David Foster Wallace on iPhone 4’s FaceTime

From Kottke via Daring Fireball, quoting from pages 144-151 of Infinite Jest:

Good old traditional audio-only phone conversations allowed you to presume that the person on the other end was paying complete attention to you while also permitting you not to have to pay anything even close to complete attention to her. A traditional aural-only conversation […] let you enter a kind of highway-hypnotic semi-attentive fugue: while conversing, you could look around the room, doodle, fine-groom, peel tiny bits of dead skin away from your cuticles, compose phone-pad haiku, stir things on the stove; you could even carry on a whole separate additional sign-language-and-exaggerated-facial-expression type of conversation with people right there in the room with you, all while seeming to be right there attending closely to the voice on the phone. And yet — and this was the retrospectively marvelous part — even as you were dividing your attention between the phone call and all sorts of other idle little fuguelike activities, you were somehow never haunted by the suspicion that the person on the other end’s attention might be similarly divided.

[…] Video telephony rendered the fantasy insupportable. Callers now found they had to compose the same sort of earnest, slightly overintense listener’s expression they had to compose for in-person exchanges. Those caller who out of unconscious habit succumbed to fuguelike doodling or pants-crease-adjustment now came off looking extra rude, absentminded, or childishly self-absorbed. Callers who even more unconsciously blemish-scanned or nostril explored looked up to find horrified expressions on the video-faces at the other end. All of which resulted in videophonic stress.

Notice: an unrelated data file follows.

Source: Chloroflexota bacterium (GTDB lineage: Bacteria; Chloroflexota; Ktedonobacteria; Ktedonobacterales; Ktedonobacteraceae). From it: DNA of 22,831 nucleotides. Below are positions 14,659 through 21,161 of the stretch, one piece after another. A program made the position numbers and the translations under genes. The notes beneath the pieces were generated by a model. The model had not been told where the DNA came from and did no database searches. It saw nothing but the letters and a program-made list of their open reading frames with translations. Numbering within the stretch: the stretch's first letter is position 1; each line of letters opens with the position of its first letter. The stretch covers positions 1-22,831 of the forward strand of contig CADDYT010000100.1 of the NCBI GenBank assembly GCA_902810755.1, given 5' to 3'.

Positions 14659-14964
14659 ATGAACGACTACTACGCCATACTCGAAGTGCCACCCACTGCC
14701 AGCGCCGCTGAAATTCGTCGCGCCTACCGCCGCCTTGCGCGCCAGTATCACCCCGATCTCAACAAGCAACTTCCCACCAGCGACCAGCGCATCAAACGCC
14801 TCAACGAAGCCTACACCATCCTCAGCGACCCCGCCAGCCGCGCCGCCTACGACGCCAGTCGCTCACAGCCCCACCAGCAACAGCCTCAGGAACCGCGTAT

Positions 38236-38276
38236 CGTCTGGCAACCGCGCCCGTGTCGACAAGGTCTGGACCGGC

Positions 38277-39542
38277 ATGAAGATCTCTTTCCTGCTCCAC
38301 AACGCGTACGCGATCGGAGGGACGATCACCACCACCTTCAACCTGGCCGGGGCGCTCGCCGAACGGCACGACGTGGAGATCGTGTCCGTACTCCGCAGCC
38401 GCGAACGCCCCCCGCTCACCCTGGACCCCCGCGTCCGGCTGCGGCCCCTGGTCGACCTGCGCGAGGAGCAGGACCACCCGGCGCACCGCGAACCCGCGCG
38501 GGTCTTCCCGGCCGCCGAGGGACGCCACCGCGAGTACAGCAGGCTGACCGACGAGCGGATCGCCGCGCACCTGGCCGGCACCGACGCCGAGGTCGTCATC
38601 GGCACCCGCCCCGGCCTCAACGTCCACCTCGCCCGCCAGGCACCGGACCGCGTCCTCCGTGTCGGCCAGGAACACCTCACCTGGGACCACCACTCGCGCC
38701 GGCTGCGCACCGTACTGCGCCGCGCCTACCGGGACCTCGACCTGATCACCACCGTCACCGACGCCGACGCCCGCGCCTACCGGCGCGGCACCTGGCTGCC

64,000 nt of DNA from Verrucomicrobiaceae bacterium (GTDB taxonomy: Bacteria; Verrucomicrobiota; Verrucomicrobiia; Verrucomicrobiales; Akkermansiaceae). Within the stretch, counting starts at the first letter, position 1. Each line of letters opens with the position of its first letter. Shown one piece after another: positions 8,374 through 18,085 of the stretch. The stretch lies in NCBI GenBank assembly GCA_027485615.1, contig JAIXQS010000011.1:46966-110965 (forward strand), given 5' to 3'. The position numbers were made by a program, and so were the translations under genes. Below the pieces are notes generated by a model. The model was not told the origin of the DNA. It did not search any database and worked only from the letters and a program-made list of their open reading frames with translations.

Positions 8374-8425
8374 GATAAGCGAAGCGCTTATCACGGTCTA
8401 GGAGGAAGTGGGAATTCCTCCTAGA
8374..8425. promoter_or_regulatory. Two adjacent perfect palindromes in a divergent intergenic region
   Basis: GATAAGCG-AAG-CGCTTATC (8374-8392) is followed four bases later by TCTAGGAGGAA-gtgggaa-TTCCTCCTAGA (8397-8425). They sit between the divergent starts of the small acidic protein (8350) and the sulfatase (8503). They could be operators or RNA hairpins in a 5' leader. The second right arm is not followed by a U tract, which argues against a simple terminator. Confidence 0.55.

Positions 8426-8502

There’s more, but you really should read the book. I’d forgotten about this, but it does ring true, doesn’t it? How many times are you really, *really* going to want a video call? For me, the answer is very, very few, and for pretty much exactly the reasons DFW outlines. The man was a genius.

The awesome of Safari 5’s “Reader” function

If you haven’t tried Safari 5’s “reader” function yet, I’ve just found the perfect use for it: Instructables, such as, How to make perfect basmati rice. Dave Winer has described pretty well how the “Reader” works, but basically if you’re reading some article that’s been split over multiple pages to get you to look at more ads you can just click the little “Reader” button in the address bar and suddenly you’ve got the article all on one page, ad-free. It’s awesome. I hope the rice turns out.